Limited gluten free beer options present an opportunity for BC Craft Brewers
Many of us know someone who is gluten free, gluten intolerant, or who suffers from Celiac and who can’t have beer without feeling ill or worse. Some of these folks may have enjoyed beer in the past and bemoan their inability to drink the sweet barley nectar any longer. If they’re lucky, these folks can find gluten-free beer at their local liquor store or bottle shop.
A friend of mine will often drink one of the few gluten-free beer options available when he feels like drinking beer. Unfortunately there are not all too many options for someone so inclined, and those that are the most popular are Glutenberg Brewing out of Québec, or Omission out of Portland, Oregon. For anyone who is looking for gluten free beer, these two brands are often top of the list, or indeed may be the only options they’ve seen. While they may not be the only options available, they are certainly the most popular.
Glutenberg as the made-in-Canada option has certainly set the bar high in the gluten-free beer market. With two readily available brews in BC – the Blonde Ale and the Red Ale – they are already providing some much needed spice into what is a fairly lacklustre market. Glutenberg has now added two more styles to their lineup through their new mixer pack. By adding an IPA and an American Pale Ale to their core list they are certainly offering more choice to anyone who wants to drink beer yet cannot do so for dietary reasons.
Furthermore, Glutenberg offers consumers even more options through their Série Gastronomie, with the brewery making Saisons and barrel aged Brown and Golden ales, all made gluten free and with other interesting adjunct ingredients. Sadly for any gluten free beer lovers outside of Québec, these special beers are only available in La belle province currently, although many of us are hoping they will start to offer these limited beers in other provinces soon.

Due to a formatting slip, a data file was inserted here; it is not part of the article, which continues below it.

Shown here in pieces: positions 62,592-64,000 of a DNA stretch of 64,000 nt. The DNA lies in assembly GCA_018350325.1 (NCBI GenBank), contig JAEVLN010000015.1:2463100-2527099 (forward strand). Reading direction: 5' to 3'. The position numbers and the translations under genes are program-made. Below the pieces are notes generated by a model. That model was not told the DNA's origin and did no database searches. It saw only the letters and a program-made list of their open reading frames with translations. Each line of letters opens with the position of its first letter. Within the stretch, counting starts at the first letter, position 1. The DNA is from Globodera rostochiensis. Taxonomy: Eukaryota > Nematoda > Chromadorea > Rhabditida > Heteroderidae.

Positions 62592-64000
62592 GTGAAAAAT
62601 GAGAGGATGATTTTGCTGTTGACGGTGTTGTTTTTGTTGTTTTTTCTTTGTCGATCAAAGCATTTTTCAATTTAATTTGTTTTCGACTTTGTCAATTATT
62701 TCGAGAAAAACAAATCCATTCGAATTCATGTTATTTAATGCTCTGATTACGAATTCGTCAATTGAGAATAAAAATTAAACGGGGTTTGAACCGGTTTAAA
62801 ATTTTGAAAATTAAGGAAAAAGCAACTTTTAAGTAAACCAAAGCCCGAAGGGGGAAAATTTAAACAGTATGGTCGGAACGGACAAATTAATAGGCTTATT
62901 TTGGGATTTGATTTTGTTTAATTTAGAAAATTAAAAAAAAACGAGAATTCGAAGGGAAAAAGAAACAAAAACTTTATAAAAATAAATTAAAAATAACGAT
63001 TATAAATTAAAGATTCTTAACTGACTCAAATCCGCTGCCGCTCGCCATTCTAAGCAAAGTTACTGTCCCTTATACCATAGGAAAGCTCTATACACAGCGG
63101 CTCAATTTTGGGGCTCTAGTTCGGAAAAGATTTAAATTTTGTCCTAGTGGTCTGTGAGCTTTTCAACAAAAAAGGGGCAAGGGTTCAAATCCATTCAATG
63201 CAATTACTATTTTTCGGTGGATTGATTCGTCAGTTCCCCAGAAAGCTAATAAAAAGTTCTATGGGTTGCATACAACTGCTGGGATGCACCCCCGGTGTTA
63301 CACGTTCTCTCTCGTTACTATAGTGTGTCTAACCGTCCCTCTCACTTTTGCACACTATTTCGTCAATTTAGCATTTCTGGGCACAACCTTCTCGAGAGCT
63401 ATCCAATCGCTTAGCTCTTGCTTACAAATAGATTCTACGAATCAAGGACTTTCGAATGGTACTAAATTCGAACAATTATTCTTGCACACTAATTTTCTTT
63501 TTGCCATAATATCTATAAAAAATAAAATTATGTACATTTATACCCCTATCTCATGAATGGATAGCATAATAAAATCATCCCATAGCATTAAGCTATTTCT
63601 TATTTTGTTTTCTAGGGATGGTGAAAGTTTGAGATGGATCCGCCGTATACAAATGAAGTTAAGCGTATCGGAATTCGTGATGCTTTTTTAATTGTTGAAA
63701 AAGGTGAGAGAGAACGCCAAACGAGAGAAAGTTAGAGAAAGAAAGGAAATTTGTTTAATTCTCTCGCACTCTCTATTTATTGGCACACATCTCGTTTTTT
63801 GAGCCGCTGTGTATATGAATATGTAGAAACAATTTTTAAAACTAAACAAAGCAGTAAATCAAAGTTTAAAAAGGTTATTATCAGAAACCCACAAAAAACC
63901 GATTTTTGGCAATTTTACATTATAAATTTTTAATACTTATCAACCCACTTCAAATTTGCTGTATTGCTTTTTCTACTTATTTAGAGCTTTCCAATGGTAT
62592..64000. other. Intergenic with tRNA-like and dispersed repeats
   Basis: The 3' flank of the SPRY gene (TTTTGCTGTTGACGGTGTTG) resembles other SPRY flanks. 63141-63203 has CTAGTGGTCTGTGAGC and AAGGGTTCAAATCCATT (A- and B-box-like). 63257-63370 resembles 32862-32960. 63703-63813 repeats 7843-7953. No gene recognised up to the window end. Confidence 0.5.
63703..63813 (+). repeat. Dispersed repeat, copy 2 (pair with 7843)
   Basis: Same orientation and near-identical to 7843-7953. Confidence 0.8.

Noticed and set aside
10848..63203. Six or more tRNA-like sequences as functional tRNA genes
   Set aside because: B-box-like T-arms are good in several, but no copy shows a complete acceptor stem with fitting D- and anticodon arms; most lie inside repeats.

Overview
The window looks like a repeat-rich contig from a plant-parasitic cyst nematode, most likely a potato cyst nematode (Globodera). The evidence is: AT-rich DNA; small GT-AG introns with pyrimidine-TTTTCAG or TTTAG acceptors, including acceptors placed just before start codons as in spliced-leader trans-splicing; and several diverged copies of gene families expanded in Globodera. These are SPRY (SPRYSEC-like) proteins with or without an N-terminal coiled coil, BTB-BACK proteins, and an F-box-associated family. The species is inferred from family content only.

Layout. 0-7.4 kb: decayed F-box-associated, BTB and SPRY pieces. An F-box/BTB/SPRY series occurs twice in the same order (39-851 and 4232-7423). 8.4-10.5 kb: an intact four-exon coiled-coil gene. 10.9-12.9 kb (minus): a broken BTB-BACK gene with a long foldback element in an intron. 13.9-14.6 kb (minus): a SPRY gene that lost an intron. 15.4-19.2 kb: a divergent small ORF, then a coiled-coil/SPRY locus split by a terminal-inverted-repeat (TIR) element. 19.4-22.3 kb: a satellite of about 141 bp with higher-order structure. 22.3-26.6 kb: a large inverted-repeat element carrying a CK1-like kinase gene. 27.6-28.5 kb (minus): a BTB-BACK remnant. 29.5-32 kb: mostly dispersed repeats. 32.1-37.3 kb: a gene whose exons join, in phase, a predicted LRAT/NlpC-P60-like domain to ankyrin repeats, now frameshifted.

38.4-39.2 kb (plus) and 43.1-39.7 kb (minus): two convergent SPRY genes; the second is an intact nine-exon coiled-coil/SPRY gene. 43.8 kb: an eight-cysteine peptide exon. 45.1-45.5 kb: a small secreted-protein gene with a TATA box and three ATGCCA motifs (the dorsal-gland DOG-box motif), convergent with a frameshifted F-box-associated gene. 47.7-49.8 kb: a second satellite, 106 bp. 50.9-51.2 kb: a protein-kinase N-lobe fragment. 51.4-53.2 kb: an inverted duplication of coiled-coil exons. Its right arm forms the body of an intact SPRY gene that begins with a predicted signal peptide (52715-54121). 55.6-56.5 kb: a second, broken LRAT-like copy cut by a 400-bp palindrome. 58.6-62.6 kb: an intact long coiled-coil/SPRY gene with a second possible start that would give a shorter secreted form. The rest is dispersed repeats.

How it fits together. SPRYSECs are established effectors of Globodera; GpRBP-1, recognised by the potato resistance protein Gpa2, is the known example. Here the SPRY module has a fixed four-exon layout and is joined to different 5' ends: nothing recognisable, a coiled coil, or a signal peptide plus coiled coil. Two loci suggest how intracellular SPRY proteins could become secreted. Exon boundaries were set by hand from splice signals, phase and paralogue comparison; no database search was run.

Speaking of interesting ingredients, gluten free beers are often made with different, gluten free grains and other adjuncts to emulate the aromas, flavours, and textures of the style of beer they’re brewing. Who knew that it was possible to make good tasting beer using ingredients such as buckwheat, millet, corn, quinoa, black rice, and amaranth?
However, the main concern so many beer drinkers have is that these beers, made as they are with so many unusual grains and adjuncts, are simply not going to taste like beer and are therefore a poor substitute. In the case of Glutenberg and Whistler Brewing at least, the flavours and texture are indeed very close to the desired flavours sought by the styles they’re trying to emulate.
The Forager from Whistler Brewing, for example, is as light as you’d expect from a Lager-style beer. The beer is made with sorghum and rice, and is slightly darker than a typical lager. The main difference between Forager and a normal craft lager made with barley is that the Forager has a distinct residual sweetness and lacks some of the crispness many drinkers seek out in their lager-style beers. In spite of this, the Forager is an admirable and acceptable substitute if you’re looking for a BC-brewed gluten free option.